New faces in Congress are familiar to many CU leagues
WASHINGTON (12/1/14)--While there will be many new faces in the U.S. Congress next year, for state credit union leagues around the country the faces aren't so new. Leagues often connect with credit union-friendly candidates at the state legislature level, and as these lawmakers advance to the federal levels, the relationships remain in place.
In Virginia, the Virginia Credit Union League's relationship with Rep.-elect Barbara Comstock (R) began during her days representing the state's 34th District in the state's House of Delegates, where she served on the Commerce and Labor Committee.
"There are a lot of credit unions and credit union members in the district, and we built a relationship early on. She's been very supportive of credit union issues, and more importantly, her door has always been open to us to discuss the issues," said league President/CEO Rick Pillow.
The Mountain West Credit Union Association (MWCUA) connected in a similar fashion with Rep.-elect Ruben Gallego (D) during his initial run for a post in the state legislature.
"When Ruben was running for the Arizona House, people told us we should get in contact with him, and it wasn't long before we endorsed his election to an open seat. We became very close, and by the time he was elected to his second term and was named assistant minority leader, he was someone we could rely on," said Austin De Bey, MWCUA vice president of legislative affairs.
The Credit National Association and MWCUA conducted a partisan communication to support Gallego in the primary election.
"He knows the issues we face as well as any candidate, he knows that credit unions did not cause the financial crisis and that the blanket approach to regulation was having a bigger impact on smaller credit unions," De Bey said. "Ruben is 34, and serves a heavily Democratic district, so we think he can serve the 7th District as long as he wants to. He's also one of the members of Congress we feel we can call and he will personally answer and discuss the issues with us, and has the potential to be one of credit unions' biggest allies."
Several credit union supporters have taken Comstock and Gallego's example a step further, progressing from state legislature to the House of Representatives to the U.S. Senate. Gary Peters, senator-elect from Michigan, served in the state's Senate from November 1994 to 2002, when he retired due to term limits.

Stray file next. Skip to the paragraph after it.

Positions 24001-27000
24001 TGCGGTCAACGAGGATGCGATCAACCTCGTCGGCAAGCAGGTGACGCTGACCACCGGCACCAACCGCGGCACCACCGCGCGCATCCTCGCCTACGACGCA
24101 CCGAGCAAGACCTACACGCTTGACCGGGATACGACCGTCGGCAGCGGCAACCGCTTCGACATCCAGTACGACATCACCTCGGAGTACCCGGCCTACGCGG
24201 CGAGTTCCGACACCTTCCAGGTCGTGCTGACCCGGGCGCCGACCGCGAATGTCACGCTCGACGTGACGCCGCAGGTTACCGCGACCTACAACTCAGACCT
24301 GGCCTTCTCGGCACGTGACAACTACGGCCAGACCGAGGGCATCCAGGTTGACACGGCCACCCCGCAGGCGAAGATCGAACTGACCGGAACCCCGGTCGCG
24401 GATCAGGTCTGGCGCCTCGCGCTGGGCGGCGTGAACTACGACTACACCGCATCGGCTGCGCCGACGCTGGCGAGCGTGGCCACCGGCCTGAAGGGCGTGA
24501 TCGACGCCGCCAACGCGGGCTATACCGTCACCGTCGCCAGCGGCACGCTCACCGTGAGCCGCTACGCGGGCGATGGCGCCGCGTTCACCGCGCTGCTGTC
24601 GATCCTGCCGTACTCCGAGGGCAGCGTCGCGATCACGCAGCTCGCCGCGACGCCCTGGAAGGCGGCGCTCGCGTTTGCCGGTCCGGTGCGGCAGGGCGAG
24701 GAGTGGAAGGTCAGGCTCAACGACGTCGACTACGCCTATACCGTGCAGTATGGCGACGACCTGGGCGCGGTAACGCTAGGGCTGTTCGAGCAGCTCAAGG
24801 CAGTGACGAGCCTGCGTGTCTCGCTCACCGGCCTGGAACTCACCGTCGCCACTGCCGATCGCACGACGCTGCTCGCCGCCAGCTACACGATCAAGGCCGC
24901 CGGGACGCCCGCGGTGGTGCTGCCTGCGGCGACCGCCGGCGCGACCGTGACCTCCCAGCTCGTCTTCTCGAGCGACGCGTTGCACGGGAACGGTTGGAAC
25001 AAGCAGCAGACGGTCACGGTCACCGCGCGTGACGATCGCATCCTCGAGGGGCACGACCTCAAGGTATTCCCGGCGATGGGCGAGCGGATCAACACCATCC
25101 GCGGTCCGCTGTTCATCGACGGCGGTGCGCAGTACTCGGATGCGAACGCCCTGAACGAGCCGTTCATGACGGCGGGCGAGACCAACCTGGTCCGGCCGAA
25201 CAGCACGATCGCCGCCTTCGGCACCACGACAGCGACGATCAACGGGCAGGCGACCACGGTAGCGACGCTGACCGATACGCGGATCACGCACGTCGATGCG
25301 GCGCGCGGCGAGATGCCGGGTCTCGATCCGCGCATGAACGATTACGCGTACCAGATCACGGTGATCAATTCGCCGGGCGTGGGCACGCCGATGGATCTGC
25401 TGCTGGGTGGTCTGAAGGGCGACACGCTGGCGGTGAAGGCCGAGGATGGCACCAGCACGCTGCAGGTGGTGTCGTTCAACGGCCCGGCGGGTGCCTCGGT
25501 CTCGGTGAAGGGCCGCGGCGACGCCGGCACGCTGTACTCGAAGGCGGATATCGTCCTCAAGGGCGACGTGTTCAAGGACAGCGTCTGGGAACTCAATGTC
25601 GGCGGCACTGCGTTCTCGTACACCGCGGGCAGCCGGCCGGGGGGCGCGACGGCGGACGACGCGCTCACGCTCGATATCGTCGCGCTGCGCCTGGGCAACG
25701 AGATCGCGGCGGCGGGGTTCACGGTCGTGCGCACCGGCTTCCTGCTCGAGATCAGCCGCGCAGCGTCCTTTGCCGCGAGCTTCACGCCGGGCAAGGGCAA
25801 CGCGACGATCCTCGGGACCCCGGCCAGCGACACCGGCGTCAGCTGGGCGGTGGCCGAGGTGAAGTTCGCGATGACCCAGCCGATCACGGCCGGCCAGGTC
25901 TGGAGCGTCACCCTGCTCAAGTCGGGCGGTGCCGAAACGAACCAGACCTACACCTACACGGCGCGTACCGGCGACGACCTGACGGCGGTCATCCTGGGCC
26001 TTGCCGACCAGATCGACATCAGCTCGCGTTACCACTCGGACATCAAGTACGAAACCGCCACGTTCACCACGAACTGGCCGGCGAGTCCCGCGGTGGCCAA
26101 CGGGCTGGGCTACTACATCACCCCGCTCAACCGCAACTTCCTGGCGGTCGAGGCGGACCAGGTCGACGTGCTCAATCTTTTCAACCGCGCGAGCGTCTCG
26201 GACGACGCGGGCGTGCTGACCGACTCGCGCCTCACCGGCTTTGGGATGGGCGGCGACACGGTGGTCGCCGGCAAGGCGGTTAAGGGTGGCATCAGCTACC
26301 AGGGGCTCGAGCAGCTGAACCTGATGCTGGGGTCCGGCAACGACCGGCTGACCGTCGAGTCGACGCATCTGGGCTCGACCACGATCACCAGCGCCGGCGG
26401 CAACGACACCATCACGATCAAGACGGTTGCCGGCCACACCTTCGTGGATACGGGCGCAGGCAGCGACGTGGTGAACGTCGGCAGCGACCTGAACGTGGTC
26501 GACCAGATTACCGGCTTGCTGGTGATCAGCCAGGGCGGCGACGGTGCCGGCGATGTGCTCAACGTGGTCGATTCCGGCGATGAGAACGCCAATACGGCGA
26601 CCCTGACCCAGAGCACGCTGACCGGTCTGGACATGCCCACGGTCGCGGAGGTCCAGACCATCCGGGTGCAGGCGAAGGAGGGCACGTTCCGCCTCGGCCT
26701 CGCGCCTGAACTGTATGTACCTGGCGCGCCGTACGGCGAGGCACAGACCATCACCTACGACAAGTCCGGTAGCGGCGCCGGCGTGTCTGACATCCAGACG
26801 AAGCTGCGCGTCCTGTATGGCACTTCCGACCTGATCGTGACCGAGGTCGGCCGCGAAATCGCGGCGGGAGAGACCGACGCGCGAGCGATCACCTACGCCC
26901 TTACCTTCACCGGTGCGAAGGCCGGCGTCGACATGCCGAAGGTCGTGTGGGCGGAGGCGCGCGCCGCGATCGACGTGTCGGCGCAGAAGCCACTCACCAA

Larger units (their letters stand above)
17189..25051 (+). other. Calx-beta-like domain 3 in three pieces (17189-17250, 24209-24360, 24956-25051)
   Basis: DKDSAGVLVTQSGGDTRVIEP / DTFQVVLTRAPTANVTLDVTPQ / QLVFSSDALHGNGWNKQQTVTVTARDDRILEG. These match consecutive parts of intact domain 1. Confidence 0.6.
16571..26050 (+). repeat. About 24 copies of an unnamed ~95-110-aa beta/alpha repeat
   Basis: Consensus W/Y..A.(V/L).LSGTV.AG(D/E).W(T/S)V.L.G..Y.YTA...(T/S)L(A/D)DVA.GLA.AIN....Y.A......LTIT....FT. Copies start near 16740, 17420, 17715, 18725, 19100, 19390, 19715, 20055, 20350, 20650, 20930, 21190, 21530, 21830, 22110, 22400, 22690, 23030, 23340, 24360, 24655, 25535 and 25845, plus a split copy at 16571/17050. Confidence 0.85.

He was elected to Michigan's 9th Congressional District in 2008 and will be the state's junior senator starting in January.
"From the very beginning, we felt Gary not only had a bright future as a legislator, but would make an impact for credit unions. Though he had a few years between his time in the Michigan Senate and the U.S. House, with Gary it was easy to pick up right where he left off, and he certainly kept his dedication to credit unions," said Ken Ross, executive vice president/chief operating officer at the Michigan Credit Union League.
Peters faced a well-funded opponent in Republican Terri Lynn Land for Michigan's open seat in November, but with his election, credit unions have a strong ally in the Senate.
"Gary is very keen on continuing a high-level dialogue when it comes to regulatory reform and the unintended consequences of Dodd-Frank on community financial institutions," Ross said. "In Michigan particularly we've seen a lot of predatory lending, and Dodd-Frank has seen our credit unions roll back on products to combat that lending due to regulations."
Senator-elect from West Virginia Shelley Moore Capito (R) followed a similar path, serving in the West Virginia House of Delegates from 1996 to 2000 and in Congress from 2001 to her election to the Senate in November.
"Shelley has been instrumental in getting credit union issues into the discussion, everything from regulatory relief to examination fairness and concerns about access to capital," said Ken Watts, West Virginia Credit Union League president.
Once these credit union-friendly candidates announce their intentions to run for the next level, state league support is not an automatic.
"When Barbara decided to run for Rep. Frank Wolf's seat in Virginia's 10th Congressional District, we did our due diligence, interviewed both candidates, and felt like she would continue to be a champion for credit unions in Congress," Pillow said.
De Bey said the MWCUA conducted a similar vetting of all candidates in Arizona's 7th Congressional District, and Gallego came out on top.
And while it's good to see credit union supporters advance up the levels of state and federal legislature, the leagues must now look at who their replacements will be, and the relationship building begins again.
"Once the candidates to fill the seat are announced, we get right back to work doing our research, seeing who we have contacts with," Pillow said. "Long term, it helps us continue to build these relationships and helps us achieve our long-term goals of finding candidates at every level who will be a strong voice for credit unions."
CUNA contributed a record $6 million in this year's election cycle, including more than $3 million in direct contributions in 396 races, including 367 of the 435 House races (190 Republicans and 177 Democrats) and 30 of 36 Senate races (15 Republicans and 15 Democrats). More than 90% of credit union-supported candidates won their races.